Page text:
ROME: The international community Tuesday pledged logistical support for the Lebanese Army to strengthen its vital role in tackling the growing threat of extremist groups in the region, but fell short of providing funds or arms for the ill-equipped military.
During a conference hosted by the Italian government in Rome, 40 countries vowed to help the Army fight terrorism in a region threatening to become what Italian Foreign Affairs Minister Federica Mogherini called “a hub of terror.”
Brazil, Cyprus, Egypt, Finland, France, Ghana, Greece, Italy, the Netherlands, Romania, Spain and Turkey all expressed their willingness to offer additional specialized training support in a number of fields. The European Union pledged to step up its support for the Army in terms of civilian-military cooperation tasks, institutional capacity building, integrated border management and demining.
Italian Defense Minister Roberta Pinotti announced her country would build a training center in south Lebanon, while the U.S. said it would provide increased assistance, including for counterterrorism and border security. Iran was not present.
Parliament’s failure to elect a president, however, loomed large over the conference.
“Participants expressed deep regret that the election of a new president of the Republic of Lebanon did not take place within the constitutional timeframe,” the concluding statement said. “Participants underscored the importance, not least for confidence and stability, of the election of a new president without delay.”
Tuesdays’ conference comes under the remit of the International Support Group for Lebanon, which was created late last year to salvage the country’s economy, help the government face the Syrian refugee crisis and support the Army, a Lebanese government official said.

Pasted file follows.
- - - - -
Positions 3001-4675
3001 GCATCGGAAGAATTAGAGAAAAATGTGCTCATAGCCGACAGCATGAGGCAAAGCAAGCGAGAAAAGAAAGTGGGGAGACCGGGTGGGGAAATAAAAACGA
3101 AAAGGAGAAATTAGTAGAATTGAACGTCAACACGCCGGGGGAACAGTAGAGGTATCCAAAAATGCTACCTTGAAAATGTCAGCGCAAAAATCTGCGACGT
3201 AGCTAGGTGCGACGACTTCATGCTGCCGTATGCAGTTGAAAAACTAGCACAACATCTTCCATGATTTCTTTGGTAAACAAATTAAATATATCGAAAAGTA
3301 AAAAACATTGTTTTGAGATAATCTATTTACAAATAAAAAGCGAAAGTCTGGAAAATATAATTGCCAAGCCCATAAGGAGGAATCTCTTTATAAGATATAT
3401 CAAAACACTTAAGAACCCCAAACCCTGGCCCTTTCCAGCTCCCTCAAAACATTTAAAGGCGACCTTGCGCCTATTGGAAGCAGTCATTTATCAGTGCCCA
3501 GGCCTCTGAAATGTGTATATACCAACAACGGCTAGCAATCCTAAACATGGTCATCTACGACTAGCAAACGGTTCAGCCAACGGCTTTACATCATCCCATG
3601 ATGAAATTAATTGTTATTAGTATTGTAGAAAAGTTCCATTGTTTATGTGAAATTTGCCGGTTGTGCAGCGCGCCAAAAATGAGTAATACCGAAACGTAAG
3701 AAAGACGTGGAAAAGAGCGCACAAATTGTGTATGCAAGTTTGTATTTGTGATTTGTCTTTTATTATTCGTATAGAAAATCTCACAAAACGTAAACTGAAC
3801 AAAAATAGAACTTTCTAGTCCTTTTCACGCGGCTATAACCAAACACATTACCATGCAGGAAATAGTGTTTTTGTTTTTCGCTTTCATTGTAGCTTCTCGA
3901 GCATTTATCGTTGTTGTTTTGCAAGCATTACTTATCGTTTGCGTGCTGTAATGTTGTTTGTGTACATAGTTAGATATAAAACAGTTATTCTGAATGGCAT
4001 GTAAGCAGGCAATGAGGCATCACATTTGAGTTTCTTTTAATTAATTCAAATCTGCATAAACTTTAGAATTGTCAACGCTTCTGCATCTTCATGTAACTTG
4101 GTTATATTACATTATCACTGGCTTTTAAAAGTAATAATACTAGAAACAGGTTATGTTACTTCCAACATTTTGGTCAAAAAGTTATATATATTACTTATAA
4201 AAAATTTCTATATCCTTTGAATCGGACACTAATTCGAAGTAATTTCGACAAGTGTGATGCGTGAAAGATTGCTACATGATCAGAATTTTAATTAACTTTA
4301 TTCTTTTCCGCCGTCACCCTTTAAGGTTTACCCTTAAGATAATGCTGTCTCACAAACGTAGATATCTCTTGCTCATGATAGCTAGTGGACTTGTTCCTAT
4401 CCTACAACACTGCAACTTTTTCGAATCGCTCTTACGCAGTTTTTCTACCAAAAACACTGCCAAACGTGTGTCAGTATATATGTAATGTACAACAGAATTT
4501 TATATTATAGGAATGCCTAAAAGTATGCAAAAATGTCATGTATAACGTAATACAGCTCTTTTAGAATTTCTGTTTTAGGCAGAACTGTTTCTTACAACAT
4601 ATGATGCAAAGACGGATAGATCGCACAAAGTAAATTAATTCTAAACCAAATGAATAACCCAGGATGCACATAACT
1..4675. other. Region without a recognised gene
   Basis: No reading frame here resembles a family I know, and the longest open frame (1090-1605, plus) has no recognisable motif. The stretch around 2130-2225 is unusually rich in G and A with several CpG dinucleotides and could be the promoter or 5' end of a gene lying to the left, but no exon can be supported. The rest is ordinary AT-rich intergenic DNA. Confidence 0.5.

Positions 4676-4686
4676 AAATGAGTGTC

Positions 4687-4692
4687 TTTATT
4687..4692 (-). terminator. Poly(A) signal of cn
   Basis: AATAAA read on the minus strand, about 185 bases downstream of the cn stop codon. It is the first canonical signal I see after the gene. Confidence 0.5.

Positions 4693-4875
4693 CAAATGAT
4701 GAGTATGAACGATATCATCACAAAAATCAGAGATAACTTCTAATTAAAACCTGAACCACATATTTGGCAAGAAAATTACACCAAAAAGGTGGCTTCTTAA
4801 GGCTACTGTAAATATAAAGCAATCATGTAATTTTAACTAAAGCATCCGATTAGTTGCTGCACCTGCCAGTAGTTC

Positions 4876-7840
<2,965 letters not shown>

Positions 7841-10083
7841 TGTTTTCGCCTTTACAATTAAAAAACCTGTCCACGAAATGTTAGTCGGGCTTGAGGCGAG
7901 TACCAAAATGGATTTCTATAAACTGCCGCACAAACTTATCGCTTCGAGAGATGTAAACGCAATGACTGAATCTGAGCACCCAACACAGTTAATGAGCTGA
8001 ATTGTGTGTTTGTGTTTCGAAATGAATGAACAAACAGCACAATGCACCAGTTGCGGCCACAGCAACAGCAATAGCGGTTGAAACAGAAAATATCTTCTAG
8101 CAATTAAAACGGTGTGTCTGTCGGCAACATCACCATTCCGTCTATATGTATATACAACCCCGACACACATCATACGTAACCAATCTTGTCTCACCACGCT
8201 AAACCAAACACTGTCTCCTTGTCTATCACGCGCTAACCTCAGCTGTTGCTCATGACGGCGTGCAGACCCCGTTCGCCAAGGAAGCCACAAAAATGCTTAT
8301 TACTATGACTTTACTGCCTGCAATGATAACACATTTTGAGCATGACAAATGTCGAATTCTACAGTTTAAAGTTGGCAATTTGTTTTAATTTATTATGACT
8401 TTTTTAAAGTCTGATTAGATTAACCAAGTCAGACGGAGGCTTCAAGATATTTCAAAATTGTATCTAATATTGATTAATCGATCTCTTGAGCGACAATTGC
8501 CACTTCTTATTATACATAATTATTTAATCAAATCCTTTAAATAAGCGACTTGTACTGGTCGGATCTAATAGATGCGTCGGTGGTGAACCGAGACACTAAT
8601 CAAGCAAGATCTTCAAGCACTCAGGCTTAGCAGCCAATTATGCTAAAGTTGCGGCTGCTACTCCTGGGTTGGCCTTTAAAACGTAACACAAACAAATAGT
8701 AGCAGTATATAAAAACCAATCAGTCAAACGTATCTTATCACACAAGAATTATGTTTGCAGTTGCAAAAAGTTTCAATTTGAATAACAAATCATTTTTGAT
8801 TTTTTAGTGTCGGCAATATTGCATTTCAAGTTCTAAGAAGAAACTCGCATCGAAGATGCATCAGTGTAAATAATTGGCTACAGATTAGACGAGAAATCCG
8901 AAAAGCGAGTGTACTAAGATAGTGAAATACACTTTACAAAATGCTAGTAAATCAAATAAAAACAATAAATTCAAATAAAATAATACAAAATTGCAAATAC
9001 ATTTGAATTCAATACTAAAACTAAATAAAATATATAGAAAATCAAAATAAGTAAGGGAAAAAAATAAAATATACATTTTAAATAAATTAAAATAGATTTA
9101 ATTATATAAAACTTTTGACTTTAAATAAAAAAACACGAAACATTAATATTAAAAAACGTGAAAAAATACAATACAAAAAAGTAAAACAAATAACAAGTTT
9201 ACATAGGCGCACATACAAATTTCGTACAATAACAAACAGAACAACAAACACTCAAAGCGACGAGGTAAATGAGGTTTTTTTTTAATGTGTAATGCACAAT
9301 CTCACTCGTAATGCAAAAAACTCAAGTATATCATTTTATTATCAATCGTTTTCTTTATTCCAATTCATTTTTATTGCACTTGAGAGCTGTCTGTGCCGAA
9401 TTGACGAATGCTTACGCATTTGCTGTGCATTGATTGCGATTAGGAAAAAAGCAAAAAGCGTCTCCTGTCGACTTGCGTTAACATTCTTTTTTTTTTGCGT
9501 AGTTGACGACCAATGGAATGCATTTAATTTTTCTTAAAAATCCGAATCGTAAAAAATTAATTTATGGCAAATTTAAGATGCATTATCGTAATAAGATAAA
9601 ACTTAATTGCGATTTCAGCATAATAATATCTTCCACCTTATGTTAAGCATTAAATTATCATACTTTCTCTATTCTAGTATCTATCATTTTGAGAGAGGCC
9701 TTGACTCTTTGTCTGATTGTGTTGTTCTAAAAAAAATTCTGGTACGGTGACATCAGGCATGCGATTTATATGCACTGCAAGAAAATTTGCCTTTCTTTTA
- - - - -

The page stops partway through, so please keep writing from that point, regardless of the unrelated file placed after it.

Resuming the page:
Given its understanding and knowledge of the political landscape in the country, namely the dispute over Hezbollah’s arsenal, Italy was tasked with the section concerning the Army support, the official said.
The Lebanese Army needed an estimated $6.2 billion in equipment, a figure that has been brought down dramatically by the Saudi grant of $3 billion and the government’s $1.2 billion Capabilities Development Plan, the official said. The conference was a chance to fill that gap.
Addressing those gathered for Tuesday’s conference at the Italian Foreign Ministry headquarters, Lebanon’s Defense Minister Samir Moqbel outlined what was needed to improve the capabilities of the Lebanese Army, including a modern and secure information and communication system, a large panel of intelligence collection and the means to counter land, sea or air incursions.
Italy’s Mogherini emphasized that what was needed was continuous support: “International assistance will not be sufficient to support stability. ... We need to begin a process that is longstanding.”
“We know this is not a pledging conference but ... Italy is ready to provide education and training for the Army,” she said. “It is the beginning of a process, a well-structured mechanism that’s been already launched in Lebanon.”
Although Mogherini told reporters that the presidential void would not interfere with the conference’s work, she said, “We don’t want a void at a time of so much weakness because we want to allow the Army to perform its tasks.”
Lebanon’s Foreign Minister Gebran Bassil took the opportunity to praise Hezbollah for what he called protecting Lebanon from the rise of terrorism by interfering in Syria, pointing to the Army’s incapability to do so due to a lack of political will and international assistance.
“The roll out of terrorism [from the region] is already being felt in Lebanon but the intervention of a Lebanese group has put a stop to it and prevented it from reaching Lebanon,” he said, referring to Hezbollah.
Asked about a timeframe to implement the promised assistance, Bassil said that speed was essential given the pace that extremist groups were gaining ground and power, but added, “progress is dependent on the speed and willingness of [donor] countries, as some of them have political agendas.”
Bassil also made a point of telling the international community that a better-equipped Army “should not aim to create a military balance or create a military conflict and ... those who think as such are mistaken.”
But Jeffrey Feltman, the U.N.’s undersecretary-general for political affairs, insisted that it was up to the Lebanese, not the international community, to decide the role the Army would play.
“It is not a multinational force and it is there to protect Lebanon, to preserve the security and stability of Lebanon for the sake of Lebanon’s citizens,” Feltman said.
“What today does, I think, is provide further momentum for people to look at what they can do to support the LAF [Lebanese Armed Forces] – but this is a demonstration of the international community’s recognition of our own responsibility to support Lebanon at a time of need.”